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Trail Description : Miner's Spring Spur of Grandview Trail

The text of this is taken from an E-mail message that I received on 6-Feb-1996 from Tsai-Chu "T.C." Cheng (tcheng@td2cad.intel.com). Here is his experience with the Miner's Spring spur...

I and 3 other guys went backpacking the the GC for the first time, a 4 night trip. The time frame was mid June in 1995. The first night was spent at the Horseshoe Mesa. We were not exactly seasoned hikers, having back packed about 3 or 4 times before that. But we were mostly fit young men in our early 20's who just fell in love with the hobby.

After an exhausting day hiking down to the mesa, most of us ran out of water because only one person was anal enough to carry 4 liters. The plan was to return to the rim the day after and hike down the Bright Angel, but that's another story. So we decided to take spur trail down to the Miner's Spring, with minimal gear (just an empty pack to hold the water filter and bottles).

The initial parts of the trail is mostly rocky, and from the top (of the mesa) you can not quite see where the actual spring is, except a patch of shady green plants where we guessed the spring is. The descent requires a little more than usual effort at the beginning. There was one spot I remember where a little hopping was required to jump over a washed out part of the trail on a steep hillside; it not dangerous, but perhaps requires some caution if loaded. Another little descent required me to turn face down and climb down, but other more agile members in the party simple jumped down.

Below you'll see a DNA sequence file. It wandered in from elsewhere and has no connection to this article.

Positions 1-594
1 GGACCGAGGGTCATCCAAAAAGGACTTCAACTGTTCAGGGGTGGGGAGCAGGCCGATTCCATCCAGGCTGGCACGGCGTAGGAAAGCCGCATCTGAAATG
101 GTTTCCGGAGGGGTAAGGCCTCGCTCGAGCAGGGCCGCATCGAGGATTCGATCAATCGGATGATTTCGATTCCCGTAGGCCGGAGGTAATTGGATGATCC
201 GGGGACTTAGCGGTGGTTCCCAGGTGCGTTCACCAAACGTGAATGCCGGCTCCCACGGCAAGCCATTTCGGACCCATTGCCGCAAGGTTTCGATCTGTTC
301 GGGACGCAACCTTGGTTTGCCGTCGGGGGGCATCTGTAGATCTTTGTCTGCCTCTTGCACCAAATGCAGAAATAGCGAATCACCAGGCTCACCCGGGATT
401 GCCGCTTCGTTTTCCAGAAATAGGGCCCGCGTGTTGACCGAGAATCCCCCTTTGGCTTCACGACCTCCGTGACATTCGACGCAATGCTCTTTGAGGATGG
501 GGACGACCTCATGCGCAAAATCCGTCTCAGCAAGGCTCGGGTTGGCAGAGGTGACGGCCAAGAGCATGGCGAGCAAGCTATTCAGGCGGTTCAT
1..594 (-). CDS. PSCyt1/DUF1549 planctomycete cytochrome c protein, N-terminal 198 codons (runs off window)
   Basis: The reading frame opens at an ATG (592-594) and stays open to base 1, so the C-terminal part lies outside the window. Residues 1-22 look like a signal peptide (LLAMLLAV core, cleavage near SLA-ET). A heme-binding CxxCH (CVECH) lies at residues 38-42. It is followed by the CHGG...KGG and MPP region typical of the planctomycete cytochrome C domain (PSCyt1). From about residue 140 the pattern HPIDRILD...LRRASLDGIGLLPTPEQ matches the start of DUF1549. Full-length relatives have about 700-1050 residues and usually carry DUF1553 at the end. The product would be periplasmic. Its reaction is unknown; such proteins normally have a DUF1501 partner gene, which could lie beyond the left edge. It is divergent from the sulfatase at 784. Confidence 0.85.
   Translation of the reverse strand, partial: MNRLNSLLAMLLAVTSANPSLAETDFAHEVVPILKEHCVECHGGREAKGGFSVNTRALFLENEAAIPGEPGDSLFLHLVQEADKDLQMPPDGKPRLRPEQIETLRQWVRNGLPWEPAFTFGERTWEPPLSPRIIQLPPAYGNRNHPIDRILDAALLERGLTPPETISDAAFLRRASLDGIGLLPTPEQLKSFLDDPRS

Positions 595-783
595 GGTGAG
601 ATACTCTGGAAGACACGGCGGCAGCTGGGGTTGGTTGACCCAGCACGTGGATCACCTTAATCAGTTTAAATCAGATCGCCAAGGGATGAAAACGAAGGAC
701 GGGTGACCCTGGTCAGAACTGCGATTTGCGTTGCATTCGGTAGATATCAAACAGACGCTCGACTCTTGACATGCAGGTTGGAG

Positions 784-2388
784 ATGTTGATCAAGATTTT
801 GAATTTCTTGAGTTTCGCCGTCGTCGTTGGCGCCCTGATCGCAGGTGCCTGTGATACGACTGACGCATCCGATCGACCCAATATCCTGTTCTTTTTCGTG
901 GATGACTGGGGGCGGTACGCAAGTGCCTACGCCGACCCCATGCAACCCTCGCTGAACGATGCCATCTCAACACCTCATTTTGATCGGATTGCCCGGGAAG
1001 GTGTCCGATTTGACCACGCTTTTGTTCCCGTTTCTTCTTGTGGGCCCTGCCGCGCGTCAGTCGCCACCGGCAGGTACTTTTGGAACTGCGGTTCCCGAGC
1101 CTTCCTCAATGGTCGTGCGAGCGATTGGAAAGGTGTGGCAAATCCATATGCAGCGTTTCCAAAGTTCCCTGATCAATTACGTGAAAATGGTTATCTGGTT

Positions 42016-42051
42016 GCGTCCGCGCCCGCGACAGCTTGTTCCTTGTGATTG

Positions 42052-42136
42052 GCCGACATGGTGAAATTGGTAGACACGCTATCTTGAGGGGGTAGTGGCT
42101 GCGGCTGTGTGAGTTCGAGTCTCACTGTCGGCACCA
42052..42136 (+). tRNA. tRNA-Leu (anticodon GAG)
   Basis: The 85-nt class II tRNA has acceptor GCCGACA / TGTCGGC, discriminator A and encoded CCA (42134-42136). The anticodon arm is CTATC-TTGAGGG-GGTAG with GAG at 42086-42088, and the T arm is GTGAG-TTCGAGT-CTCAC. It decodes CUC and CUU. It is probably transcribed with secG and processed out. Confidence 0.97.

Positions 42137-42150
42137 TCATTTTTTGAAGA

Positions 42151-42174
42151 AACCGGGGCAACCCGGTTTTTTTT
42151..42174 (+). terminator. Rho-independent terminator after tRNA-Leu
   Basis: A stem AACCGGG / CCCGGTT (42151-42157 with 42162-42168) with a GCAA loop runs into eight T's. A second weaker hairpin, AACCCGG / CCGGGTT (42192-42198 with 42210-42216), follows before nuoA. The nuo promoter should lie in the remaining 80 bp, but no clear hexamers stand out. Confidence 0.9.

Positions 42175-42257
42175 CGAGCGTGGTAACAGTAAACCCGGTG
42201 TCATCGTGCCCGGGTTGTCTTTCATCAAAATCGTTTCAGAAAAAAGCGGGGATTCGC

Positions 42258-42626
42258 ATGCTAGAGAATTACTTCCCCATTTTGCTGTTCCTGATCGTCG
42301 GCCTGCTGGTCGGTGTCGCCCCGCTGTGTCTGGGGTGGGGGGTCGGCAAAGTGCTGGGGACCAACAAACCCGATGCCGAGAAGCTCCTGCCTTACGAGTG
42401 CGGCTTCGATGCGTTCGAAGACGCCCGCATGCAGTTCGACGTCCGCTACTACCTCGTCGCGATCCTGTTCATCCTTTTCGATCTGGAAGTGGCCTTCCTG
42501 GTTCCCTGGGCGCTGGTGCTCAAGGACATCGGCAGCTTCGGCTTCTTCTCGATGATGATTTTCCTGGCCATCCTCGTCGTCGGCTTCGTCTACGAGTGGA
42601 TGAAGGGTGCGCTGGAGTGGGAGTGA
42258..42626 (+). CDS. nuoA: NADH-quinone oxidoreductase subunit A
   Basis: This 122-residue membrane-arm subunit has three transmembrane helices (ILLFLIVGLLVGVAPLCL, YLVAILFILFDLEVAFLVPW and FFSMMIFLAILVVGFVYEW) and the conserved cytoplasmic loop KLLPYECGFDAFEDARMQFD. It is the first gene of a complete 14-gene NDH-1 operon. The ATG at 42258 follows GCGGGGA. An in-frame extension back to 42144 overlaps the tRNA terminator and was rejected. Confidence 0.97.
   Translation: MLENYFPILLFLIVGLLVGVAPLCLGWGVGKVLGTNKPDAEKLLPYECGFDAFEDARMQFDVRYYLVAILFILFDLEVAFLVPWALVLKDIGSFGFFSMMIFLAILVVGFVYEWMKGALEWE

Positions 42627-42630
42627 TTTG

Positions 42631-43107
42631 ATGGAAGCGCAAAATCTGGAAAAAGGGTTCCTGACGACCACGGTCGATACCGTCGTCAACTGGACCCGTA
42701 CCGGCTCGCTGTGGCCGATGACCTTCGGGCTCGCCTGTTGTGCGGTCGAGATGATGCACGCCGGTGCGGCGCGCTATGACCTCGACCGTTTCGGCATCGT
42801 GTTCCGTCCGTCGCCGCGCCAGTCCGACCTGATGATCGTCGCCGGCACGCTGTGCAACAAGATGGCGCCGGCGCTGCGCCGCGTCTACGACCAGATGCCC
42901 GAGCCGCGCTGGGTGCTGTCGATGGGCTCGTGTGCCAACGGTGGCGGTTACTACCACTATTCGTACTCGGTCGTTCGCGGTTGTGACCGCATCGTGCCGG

After that rocky part the trail heads west and is easily hikeable. You pass by a mining cave entrance with a water defunct, rusted pump. The trail then cuts east, through some grassy areas and finally reaching the Miner's "Spring." The area is very shady and cool, and the spring is accompanied by plenty of moss and vegetation. The spring is about 4 feet by 3 feet, and at most a couple of feet deep. It is mosquito infested, and filled with green plants. There was a slight trickle that flows down the side, and we had to settle using our filters there (although it took forever) to get the water we need. It's not a water source that I would as excellent, but that was the only water source in the area in June.

Going back up to our camp at the mesa was fairly simple, after we finally had our water and peace of mind that we weren't going to die of dehydration on our first trip into the canyon.

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